Upon opening my eyes this morning I looked around my new room & found myself still trying to take in my new surroundings of the shelter I was now calling home.
Before we go any further we need to look at what we’ve achieved here. You made it through the first night something 12 hours ago you never thought you’d do, so well done.
First things first I need to get a mug of coffee in me so I slowly & (rather timidly) stuck my head out of the door before heading into the shared kitchen to make my drink. Once I had my coffee it was time to hit the shower to try & make myself feel a little bit more human.
A little bit more human?… seems such a stupid thing to say as right now I don’t feel anything like human.
I ended up spending ages in the shower hoping that it would help wash all the negativity away from me.
This morning I have to go to see the Outreach team to speak to them about what happened & how they are best going to support me going forward.
The Outreach appointment is very similar to your recent Psychiatric assessment in hospital they will ask you about the same things as you were asked in hospital.
Rachel came and collected me to take me to the local hospital where the appointment would take place. I found being asked the same questions again very upsetting & the two people in the room took notes whilst I was answering their questions. It was explained to me that the team will check in with me every two days to begin with then progressing to every three days for a few weeks to help me deal with the initial crisis period I’m in before handing over to another team.
The outreach team will also try their hardest to chase up appointments that you may be requiring.
Whilst with the outreach team I was given a load of leaflets to read with various numbers to call in trouble.
To be honest I found it all a bit too overwhelming & I’m sure for some people having all those leaflets helps but I with my dyslexia it was too much to process.
Whilst sat talking with the outreach team & relieving the traumas I had as a child they mentioned that they thought I was suffering from PTSD. PTSD that only applies to soldiers doesn’t it?. I always believed that PTSD was something that happened to Soldiers who had served on the front line & witnessed horrific incidents not someone like me. Apparently not, PTSD can apply to anyone who has been through something traumatic & it can often be worse if the traumatic events happen in childhood.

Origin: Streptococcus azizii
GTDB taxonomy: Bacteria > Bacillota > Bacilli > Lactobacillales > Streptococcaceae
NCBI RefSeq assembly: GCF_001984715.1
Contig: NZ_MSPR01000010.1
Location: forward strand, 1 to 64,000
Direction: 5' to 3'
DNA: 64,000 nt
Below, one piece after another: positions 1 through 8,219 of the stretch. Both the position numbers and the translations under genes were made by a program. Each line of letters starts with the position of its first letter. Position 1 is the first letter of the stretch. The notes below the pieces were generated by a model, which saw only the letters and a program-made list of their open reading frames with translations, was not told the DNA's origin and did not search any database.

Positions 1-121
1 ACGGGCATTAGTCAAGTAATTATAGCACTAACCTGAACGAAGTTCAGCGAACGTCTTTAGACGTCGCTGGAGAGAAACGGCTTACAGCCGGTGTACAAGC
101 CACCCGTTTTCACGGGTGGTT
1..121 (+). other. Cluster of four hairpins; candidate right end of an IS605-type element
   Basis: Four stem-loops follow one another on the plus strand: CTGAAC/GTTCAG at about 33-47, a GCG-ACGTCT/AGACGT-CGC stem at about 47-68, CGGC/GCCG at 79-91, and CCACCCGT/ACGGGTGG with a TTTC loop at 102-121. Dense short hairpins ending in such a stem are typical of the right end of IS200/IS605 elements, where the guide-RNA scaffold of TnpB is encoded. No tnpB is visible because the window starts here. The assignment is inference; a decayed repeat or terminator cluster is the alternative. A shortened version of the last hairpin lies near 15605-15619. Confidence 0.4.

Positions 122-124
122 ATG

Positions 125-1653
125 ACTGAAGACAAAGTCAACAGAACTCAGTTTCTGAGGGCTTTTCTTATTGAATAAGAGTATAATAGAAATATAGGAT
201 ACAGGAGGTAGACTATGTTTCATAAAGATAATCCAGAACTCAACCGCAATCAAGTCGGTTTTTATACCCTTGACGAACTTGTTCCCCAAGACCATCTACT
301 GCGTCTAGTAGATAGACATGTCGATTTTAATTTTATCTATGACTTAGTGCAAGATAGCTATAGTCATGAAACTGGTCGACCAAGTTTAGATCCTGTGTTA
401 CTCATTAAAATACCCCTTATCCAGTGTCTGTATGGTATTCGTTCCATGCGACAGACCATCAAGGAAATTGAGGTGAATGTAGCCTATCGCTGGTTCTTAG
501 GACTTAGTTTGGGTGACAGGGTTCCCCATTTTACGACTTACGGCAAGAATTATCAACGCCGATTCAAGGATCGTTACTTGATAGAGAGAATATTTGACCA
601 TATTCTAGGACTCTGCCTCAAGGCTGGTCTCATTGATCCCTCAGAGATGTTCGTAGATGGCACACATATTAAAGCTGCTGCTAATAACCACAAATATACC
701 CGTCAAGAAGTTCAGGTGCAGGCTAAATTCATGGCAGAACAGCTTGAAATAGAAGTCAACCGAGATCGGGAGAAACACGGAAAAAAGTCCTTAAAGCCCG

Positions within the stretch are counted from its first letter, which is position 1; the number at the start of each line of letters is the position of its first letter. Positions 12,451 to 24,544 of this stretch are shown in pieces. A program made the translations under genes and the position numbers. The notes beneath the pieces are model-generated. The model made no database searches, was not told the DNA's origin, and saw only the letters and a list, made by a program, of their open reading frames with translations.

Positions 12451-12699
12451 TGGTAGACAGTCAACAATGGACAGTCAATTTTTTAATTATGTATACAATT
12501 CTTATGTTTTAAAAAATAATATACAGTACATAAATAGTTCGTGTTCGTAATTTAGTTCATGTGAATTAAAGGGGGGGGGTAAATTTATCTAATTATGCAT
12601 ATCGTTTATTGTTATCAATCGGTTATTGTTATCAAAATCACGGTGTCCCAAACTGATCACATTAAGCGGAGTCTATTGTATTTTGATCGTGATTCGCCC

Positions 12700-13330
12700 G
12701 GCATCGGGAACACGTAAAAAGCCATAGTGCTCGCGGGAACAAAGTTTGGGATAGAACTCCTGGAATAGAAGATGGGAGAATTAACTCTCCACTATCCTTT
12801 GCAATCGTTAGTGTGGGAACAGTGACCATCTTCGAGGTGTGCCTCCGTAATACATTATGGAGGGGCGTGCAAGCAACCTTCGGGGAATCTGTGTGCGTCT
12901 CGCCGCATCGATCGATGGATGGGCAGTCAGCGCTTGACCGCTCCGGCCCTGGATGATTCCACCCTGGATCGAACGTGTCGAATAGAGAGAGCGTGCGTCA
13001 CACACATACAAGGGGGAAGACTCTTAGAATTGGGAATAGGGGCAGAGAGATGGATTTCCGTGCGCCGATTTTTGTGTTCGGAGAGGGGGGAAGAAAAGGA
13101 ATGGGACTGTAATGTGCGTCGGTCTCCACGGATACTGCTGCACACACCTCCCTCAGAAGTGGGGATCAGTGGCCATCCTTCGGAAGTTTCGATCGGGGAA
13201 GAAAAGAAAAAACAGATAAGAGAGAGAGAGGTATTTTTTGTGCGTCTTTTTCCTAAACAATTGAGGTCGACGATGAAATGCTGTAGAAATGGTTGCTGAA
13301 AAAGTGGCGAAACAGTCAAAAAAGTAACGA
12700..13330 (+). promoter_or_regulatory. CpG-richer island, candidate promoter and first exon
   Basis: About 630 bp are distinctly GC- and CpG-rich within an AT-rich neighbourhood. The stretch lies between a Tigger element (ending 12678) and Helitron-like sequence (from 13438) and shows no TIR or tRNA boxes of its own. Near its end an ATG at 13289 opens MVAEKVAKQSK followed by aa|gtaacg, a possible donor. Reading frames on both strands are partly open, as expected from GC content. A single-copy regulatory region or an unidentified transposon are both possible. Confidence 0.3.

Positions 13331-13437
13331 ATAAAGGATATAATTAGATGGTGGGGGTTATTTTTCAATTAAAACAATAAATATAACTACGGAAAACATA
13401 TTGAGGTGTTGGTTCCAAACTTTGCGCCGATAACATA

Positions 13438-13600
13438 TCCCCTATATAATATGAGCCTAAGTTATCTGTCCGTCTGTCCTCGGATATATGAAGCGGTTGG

We also talked about me attending a course for emotional coping strategies as they believed I couldn’t regulate my emotions like “normal” people do which is why when I get overwhelmed I lose control & revert back to child like behaviours. This is the first time someone has actually explained things to me & for the first time in my life I actually start to feel like I can actually beat all the problems I am having & that I am not beyond repair. The first outreach appointment will be tiring & overwhelming at times. At last someone is listening to you & no doubt you’ll feel better by the end of it & hopefully have some answers which will help you.
After an overdose you’ll find that any medication you will be on will be restricted severely until the outreach team & your GP are confident that you won’t OD again. When I left hospital I was given three days worth of all my medications & today was a Friday so I had to get to a Doctors pretty quickly or I would run out of my meds and be back in trouble over the weekend. Going to my own GP’s was not an option as it was 12 Miles away and I didn’t have the transport or money to get to my GP’s so I had to find a local surgery. I went into the surgery and was seen by the receptionist & had to explain my situation (which wasn’t easy) about being discharged from hospital & needing my medications or I would run out.
If you find talking in public difficult you can always ask the receptionist to speak in private. Once they have your details about previous surgery they will contact your former surgery who will have by now been notified by hospital about your admission & what has happened.